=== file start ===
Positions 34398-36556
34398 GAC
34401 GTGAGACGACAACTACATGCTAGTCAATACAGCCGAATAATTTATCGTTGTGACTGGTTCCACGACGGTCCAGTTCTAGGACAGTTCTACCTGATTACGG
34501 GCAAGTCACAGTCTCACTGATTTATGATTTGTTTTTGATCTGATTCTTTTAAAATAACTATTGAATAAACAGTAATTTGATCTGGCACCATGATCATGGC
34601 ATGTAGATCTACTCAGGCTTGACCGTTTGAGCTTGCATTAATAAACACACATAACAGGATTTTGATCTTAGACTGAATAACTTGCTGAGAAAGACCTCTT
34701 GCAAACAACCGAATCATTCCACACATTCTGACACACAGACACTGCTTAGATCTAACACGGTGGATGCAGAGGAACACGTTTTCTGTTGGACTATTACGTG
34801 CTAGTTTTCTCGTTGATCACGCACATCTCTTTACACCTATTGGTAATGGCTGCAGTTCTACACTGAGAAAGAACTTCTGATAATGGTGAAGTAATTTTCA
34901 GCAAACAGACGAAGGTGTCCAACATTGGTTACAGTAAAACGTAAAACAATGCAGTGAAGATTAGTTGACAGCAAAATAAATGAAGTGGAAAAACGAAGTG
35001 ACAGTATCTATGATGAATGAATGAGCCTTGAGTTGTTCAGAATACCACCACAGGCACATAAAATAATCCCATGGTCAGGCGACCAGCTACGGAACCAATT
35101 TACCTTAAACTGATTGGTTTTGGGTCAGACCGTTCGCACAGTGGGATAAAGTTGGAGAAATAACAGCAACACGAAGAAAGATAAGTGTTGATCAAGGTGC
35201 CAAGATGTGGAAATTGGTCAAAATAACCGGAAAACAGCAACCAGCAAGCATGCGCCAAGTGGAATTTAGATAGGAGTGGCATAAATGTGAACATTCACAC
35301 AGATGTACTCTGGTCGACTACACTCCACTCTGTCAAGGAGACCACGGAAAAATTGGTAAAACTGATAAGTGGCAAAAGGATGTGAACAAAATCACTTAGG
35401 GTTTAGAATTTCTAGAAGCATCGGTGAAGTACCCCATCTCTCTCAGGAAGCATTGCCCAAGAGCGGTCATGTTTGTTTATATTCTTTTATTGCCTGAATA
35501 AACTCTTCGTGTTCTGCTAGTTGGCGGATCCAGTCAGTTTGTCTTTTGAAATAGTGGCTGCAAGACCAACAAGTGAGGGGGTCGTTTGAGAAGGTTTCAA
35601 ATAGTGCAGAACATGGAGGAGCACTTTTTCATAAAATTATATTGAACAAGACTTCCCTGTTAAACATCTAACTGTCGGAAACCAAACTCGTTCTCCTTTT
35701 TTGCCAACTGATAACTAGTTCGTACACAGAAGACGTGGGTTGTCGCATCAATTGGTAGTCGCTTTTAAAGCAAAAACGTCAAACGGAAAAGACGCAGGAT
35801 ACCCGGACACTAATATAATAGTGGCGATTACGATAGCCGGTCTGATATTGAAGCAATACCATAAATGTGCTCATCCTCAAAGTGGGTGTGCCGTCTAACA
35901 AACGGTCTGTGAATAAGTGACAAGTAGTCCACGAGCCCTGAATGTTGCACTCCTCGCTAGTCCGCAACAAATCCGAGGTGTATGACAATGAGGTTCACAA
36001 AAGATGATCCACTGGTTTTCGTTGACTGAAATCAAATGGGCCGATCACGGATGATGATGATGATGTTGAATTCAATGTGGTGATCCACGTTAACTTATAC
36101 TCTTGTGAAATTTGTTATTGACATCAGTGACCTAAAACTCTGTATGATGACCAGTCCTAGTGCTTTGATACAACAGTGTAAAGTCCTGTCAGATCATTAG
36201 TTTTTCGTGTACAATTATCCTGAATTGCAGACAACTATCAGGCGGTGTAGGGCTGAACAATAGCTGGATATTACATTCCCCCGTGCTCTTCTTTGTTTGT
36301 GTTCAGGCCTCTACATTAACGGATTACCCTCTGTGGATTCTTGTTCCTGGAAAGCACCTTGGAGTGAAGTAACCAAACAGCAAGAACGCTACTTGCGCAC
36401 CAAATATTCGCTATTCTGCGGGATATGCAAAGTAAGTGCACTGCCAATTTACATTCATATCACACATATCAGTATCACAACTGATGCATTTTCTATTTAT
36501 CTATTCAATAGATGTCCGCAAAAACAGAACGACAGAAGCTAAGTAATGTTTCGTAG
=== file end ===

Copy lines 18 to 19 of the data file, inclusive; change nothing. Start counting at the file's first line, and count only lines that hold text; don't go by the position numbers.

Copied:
35901 AACGGTCTGTGAATAAGTGACAAGTAGTCCACGAGCCCTGAATGTTGCACTCCTCGCTAGTCCGCAACAAATCCGAGGTGTATGACAATGAGGTTCACAA
36001 AAGATGATCCACTGGTTTTCGTTGACTGAAATCAAATGGGCCGATCACGGATGATGATGATGATGTTGAATTCAATGTGGTGATCCACGTTAACTTATAC